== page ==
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Cucumber Vichyssoise
with Crabmeat and Mint

Ti Sucrier

Cucumber Vichyssoise with Crabmeat and Mint

Ti Sucrier is located in Nettle Bay on the lagoon. The dining room provides a lovely view of the sun setting behind the French lowlands on the far corner of the lagoon. We always try to arrive before sunset to enjoy a drink as the sun sets and then segue into dinner as the lights come on across the lagoon. Those lights include the airport, far enough away that it cannot be heard, but interesting to watch.

The menu includes many Asain specialities and some old-fashioned French cuisine from Sylvain's grandmother, updated a bit by Sylvain, and modified by island availabilities. Service has always been good and the prices are reasonable.

  Ti Sucrier dining room

Cucumber Vichyssoise with Crabmeat and Mint

4 servings

2 medium cucumbers, half the skin peeled
1 medium onion, finely diced
1 tablespoon oil
2 cups whipping cream
2 cups chicken stock, homemade if possible, not too salty
8 large mint leaves, shredded, plus more for garnish
1 cup crab meat, picked over to remove bits of shell
Salt and pepper

In a medium saucepan, warm the oil and add the diced onion and a pinch of salt. Cook gently until the onion softens, but do not let it color. Cut the cucumbers into large dice, add them to the pan, and stir over medium heat until the cucumbers are bright green. Add the chicken stock and bring to the boil. Simmer no more than 3 minutes, add the cream and the shredded mint, and heat for 2 minutes more.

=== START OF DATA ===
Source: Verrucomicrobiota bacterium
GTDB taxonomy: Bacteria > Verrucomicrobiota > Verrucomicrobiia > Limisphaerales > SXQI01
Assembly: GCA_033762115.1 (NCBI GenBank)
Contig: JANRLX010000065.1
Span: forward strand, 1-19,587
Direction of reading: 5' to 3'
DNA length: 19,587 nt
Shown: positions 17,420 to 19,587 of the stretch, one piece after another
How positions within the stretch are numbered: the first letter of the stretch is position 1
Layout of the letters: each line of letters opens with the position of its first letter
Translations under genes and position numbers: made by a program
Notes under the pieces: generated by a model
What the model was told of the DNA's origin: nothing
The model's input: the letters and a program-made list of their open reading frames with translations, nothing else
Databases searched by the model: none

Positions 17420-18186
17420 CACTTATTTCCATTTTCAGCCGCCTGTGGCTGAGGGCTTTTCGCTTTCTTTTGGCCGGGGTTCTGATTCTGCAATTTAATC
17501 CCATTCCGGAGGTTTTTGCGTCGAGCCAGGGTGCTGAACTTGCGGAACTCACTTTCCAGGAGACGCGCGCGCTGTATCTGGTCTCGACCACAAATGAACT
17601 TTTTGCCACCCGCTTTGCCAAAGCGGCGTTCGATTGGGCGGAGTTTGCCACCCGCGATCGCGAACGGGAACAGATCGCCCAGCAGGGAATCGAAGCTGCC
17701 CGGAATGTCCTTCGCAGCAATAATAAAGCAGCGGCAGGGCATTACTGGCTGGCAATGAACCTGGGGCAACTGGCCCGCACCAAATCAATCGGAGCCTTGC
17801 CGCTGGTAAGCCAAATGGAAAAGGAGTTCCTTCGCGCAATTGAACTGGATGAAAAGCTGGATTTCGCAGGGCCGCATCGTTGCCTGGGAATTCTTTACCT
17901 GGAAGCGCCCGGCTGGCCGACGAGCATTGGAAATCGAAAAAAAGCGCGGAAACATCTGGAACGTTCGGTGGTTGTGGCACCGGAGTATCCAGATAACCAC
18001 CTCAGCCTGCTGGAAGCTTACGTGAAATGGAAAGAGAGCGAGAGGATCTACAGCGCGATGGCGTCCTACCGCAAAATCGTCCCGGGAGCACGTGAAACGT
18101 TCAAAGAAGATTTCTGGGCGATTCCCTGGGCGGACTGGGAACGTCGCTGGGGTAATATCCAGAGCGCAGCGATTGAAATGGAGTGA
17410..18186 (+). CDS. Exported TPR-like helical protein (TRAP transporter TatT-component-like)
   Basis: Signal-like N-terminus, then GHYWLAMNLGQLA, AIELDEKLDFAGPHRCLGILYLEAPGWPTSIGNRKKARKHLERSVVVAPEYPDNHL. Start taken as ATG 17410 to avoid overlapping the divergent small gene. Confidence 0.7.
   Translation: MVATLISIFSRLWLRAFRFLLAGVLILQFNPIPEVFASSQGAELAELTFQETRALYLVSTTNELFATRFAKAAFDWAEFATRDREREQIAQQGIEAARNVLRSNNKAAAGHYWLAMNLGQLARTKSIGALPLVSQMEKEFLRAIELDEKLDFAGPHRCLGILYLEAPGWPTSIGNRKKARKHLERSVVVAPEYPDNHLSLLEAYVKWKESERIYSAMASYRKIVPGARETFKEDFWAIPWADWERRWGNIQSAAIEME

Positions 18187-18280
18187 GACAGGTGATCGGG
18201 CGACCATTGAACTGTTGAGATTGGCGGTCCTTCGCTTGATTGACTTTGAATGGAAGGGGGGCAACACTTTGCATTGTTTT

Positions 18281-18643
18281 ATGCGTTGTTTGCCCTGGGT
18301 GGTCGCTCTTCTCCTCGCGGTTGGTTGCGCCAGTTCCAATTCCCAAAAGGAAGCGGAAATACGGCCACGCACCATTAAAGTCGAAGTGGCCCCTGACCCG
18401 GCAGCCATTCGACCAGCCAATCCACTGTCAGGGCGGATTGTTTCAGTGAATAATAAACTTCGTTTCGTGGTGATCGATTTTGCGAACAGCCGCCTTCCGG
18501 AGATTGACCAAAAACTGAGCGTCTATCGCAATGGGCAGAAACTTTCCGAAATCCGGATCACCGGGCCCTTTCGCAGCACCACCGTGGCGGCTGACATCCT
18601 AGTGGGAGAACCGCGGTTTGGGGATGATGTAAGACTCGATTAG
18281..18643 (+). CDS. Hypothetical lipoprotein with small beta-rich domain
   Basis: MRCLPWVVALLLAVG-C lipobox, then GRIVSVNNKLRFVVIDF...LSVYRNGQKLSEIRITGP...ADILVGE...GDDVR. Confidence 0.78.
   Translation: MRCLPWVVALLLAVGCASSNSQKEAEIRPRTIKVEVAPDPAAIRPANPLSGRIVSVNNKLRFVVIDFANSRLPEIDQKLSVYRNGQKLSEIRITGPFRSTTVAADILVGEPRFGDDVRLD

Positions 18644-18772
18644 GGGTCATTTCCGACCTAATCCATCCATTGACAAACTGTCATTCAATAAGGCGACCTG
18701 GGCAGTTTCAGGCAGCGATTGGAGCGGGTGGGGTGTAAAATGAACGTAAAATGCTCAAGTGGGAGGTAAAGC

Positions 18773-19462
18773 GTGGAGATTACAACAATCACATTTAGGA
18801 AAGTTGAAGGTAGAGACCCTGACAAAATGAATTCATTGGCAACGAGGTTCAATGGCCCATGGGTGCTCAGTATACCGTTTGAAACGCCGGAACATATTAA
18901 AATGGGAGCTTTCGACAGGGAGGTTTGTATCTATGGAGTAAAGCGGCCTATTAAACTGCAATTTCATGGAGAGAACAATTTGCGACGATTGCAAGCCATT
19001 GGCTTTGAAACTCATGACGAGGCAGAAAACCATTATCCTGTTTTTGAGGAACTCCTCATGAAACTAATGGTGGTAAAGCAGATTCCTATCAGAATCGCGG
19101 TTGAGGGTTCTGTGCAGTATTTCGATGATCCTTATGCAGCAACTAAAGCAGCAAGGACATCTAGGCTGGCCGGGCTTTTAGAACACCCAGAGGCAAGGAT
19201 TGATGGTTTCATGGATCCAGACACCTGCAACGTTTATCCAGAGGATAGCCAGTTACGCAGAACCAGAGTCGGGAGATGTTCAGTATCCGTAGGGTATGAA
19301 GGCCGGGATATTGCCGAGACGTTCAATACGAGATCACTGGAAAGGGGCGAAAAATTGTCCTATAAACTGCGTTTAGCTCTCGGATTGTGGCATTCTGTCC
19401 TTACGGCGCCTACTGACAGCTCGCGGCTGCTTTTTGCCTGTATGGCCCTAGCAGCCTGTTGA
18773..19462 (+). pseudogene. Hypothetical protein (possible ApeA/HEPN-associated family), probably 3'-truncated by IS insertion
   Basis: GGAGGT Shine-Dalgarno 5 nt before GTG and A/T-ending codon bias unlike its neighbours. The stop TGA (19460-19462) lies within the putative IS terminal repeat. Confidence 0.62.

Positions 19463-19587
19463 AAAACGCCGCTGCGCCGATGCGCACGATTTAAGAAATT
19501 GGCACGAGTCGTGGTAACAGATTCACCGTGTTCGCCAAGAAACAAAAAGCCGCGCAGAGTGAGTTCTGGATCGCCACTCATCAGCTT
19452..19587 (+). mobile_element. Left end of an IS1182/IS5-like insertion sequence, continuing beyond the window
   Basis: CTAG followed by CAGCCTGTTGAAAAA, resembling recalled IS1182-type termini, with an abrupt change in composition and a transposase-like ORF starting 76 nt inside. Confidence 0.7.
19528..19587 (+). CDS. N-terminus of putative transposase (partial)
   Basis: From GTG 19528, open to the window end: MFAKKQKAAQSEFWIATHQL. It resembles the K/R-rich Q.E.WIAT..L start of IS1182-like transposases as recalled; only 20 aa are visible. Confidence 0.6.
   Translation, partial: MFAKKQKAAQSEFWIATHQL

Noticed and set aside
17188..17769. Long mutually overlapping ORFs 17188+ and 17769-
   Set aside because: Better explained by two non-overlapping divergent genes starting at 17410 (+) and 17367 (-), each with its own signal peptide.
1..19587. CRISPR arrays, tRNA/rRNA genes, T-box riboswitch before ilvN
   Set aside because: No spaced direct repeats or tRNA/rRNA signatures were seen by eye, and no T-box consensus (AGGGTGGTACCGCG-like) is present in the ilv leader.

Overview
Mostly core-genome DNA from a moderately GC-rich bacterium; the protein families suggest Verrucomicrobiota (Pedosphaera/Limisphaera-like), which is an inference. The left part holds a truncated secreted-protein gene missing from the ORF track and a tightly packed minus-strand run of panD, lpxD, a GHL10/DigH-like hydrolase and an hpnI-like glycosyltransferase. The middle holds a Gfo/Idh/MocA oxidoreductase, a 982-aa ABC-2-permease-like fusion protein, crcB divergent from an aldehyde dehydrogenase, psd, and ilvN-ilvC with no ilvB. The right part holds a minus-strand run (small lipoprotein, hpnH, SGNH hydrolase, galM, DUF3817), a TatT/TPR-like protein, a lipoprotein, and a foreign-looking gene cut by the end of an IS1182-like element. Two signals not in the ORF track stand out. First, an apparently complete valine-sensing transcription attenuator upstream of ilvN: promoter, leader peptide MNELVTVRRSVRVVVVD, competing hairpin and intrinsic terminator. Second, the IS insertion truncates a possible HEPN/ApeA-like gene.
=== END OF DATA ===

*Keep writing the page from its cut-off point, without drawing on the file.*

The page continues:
Blend the soup until smooth, and pour into a bowl set into a larger bowl of ice and water. Stir carefully for a minute or two; the object is to chill the soup rapidly. Taste the soup and add salt and pepper as needed. Refrigerate the soup until serving time.

Season the crab meat with salt and pepper, and a bit of mint if you like, folding gently to avoid breaking up the lumps.

To serve, divide the cold soup among four bowls. Mound the crabmeat in the middle of the bowl, and garnish with mint.

  Chef Sylvain Boulais

Le Goût du Vin

For this delicate dish Martial Jammes at Le Goût de Vin suggests a crisp 2007 Sauvignon Blanc Monkey Bay from New Zealand ($19) or not quite as crisp with a bit more body, from the Loire valley, the 2002 Pouilly Fume "Cuvee Majorum" from Michel Redde ($49). For a truly magnificent experience, choose the 1999 Chateau Laville Haut-Brion 1999 from the Pessac-Leognan of Bordeaux ($211). A wine with plenty of body and a bit of age.

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